So the disadvantage of writing on spec is that, in some respects, you’re in a vacuum, you’re lost and you have no feedback, but in other respects, it’s good because your subconscious, the things that really interest you – your fears and obsessions – make their way to the script.

It’s not a secret. Year after year, the best scripts were not in development.

Amen. I read in one interview you said that this film is about dreams not coming true and learning to cope with that.

In reading accounts and memoirs of people who’d been – again, I’m referring to the old adoption system that was closed, where it was all shrouded in mystery and the pregnancies and the very fact of having given up a child was a source of shame – it seemed like people felt fate had a great role in their lives. Those are questions that we all play with: “If instead of growing up with my biological parents in New York City I grow up with adoptive parents on a farm in Iowa, am I the same person?” It just seemed that a lot of this was out of people’s control in these stories.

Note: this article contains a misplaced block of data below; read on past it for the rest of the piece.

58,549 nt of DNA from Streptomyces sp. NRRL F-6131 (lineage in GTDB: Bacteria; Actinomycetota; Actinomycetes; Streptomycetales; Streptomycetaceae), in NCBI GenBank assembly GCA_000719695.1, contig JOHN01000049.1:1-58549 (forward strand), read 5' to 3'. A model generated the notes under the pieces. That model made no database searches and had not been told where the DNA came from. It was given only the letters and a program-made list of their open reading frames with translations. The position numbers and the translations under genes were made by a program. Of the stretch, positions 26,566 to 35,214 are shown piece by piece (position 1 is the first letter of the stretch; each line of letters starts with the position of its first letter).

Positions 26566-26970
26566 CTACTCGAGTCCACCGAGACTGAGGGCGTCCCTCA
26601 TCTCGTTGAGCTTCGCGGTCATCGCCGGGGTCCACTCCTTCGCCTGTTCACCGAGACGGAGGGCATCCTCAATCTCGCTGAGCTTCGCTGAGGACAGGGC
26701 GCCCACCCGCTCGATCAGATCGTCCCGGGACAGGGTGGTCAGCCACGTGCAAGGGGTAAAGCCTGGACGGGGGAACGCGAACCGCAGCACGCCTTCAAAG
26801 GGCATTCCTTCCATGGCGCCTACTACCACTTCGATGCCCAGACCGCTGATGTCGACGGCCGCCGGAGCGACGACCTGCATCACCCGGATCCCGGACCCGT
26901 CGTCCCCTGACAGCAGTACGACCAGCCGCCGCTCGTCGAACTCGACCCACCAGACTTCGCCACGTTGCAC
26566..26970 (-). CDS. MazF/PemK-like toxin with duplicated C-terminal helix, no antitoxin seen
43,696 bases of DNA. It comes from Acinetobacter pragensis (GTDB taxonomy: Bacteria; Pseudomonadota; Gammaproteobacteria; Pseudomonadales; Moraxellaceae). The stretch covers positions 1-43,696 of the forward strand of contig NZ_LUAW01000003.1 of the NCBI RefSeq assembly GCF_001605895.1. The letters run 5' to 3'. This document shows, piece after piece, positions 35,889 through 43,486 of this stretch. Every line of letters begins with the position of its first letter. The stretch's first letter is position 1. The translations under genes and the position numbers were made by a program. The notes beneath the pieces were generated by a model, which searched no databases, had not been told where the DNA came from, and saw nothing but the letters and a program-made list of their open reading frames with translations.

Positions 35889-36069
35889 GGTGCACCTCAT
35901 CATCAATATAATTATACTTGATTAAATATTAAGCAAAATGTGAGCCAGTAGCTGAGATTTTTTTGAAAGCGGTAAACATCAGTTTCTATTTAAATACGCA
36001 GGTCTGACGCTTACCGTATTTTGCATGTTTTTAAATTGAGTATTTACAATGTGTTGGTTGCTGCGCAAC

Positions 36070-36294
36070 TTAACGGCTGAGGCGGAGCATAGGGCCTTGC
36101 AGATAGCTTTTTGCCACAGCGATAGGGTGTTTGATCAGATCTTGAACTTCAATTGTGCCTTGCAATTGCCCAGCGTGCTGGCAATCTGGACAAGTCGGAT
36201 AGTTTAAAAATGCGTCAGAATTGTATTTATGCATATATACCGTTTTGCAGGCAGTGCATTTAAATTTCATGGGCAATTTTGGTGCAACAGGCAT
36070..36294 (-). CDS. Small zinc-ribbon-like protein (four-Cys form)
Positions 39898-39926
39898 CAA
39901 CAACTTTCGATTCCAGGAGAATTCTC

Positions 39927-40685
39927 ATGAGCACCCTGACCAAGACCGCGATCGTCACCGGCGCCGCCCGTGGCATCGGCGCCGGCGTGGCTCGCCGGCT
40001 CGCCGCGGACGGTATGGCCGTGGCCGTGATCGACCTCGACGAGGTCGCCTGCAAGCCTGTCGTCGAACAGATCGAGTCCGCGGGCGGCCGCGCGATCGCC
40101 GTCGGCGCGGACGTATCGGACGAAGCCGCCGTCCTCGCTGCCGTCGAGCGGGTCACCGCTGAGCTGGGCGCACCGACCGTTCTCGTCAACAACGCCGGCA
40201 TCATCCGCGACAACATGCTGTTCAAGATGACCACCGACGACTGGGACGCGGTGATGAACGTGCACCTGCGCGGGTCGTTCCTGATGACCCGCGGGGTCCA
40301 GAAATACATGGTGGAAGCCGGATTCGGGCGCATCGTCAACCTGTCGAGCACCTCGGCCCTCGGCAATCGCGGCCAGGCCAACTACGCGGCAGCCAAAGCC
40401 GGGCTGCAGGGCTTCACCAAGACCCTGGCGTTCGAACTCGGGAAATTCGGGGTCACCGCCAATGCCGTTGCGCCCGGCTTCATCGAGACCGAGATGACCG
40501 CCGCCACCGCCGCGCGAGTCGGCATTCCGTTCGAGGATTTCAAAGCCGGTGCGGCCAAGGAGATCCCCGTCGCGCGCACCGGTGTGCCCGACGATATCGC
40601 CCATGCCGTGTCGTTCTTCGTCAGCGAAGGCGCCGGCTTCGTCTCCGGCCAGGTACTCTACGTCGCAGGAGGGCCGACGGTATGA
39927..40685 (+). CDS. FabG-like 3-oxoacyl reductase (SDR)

So with this, I thought, “I don’t want to make a movie about a reunion, which may or may not happen in most cases. Let me look at this as a story of how two women who were unhappy and who were trying to control everything about their world, came to relax their grip…”


Surrender and accept what had been and what was and come to terms. For me that’s Karen’s journey. It’s not about finding Elizabeth and everything being okay. It’s about opening up to life again and accepting what is.

You have an incredible gift for sensitivity, a real natural pitch for it and for female characters. Where does that come from?